3-D Printing Benefits Break Through Aerospace Industry

3-D Printing Aerospace Industry

Source: Paris Air Show 2015

3-D Printing (Additive manufacturing) technology is a major theme at 2015 Paris Air Show.

As larger parts can be delivered at lower cost through 3-D printing processes that promise significant improvements in production flexibility, aerospace and defense industry is preparing for a new technology leap.

3-D printing enables aircraft parts to be made in various different locations. This simplifies supply chains and creates more economical warehousing of parts, while manufacturers are encouraged to become more innovative in designA supply chain normally taking 14-18 months could be shortened to some weeks – a huge benefit in saving working capital. Also, manufacturers can produce a part where and when they need it. On the other hand, 3-D printing equipment and processes require significant investments that result in higher direct costs than traditional manufacturing techniques. This could be mitigated by reducing total costs by means of the increased flexibility that includes the ability to produce parts in multiple locations closer to customers.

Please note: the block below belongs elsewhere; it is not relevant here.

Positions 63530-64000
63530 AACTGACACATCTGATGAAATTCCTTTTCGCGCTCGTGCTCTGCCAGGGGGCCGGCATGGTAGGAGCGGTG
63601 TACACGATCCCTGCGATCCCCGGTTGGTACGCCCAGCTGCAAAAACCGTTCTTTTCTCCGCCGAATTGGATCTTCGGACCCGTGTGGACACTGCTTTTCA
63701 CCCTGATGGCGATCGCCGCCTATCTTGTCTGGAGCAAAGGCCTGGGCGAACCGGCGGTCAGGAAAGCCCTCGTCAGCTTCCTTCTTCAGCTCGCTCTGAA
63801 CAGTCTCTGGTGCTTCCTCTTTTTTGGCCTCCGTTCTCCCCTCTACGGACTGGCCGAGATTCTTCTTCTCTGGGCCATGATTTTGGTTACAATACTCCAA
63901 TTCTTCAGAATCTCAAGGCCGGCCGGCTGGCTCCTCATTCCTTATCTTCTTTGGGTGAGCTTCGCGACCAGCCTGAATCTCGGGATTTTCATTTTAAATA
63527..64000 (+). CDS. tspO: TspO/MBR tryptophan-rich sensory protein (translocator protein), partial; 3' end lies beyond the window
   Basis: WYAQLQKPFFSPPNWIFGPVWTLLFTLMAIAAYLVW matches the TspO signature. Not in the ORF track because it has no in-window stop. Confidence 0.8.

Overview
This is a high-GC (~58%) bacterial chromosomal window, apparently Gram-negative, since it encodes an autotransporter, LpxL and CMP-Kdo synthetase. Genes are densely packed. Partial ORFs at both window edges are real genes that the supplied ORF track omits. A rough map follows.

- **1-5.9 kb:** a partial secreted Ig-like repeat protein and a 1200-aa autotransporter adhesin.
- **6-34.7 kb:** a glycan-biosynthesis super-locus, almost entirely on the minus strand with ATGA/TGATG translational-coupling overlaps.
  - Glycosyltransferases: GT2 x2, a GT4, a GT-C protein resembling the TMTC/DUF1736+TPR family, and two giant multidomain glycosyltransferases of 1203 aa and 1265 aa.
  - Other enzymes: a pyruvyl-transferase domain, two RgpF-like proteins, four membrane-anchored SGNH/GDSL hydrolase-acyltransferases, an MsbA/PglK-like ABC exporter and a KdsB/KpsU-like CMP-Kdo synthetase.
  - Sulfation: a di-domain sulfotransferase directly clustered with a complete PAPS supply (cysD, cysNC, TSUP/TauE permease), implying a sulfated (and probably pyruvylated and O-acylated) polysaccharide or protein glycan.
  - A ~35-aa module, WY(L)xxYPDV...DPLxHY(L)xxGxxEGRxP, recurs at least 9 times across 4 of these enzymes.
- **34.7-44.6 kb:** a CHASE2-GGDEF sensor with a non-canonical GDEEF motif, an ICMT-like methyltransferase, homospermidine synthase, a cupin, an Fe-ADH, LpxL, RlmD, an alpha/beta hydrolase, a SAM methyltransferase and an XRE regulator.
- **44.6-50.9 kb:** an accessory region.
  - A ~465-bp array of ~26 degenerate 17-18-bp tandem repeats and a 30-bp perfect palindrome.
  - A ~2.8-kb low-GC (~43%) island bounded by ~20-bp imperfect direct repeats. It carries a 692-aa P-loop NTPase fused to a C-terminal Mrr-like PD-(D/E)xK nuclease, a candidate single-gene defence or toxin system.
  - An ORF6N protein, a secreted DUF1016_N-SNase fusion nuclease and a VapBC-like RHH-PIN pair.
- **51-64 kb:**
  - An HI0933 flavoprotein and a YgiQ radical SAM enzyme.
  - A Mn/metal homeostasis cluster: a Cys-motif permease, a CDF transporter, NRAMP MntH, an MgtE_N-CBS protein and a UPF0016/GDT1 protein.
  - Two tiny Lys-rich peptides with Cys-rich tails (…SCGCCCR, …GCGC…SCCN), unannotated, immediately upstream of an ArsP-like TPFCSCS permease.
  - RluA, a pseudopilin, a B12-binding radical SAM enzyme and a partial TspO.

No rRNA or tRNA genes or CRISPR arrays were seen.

Parts can be made lighter without losing strength, and technology improvements allow more materials to be “printable”. In addition to the plastics and photosensitive resins that have been used so far, new applications include ceramics, glass, metals and thermoplastic composites infused with carbon nanotubes.

A new entrant is GE Aviation that included additive manufacturing in its Auburn faciity in Alabama to produce the housing of a temperature/pressure sensor located in the inlet to the high-pressure compressor of the GE90 turbofan engine. This has been the fist part of the kind certificated by the FAA (www.gereports.com/post/116402870270/the-faa-cleared-the-first-3d-printed-part-to-fly).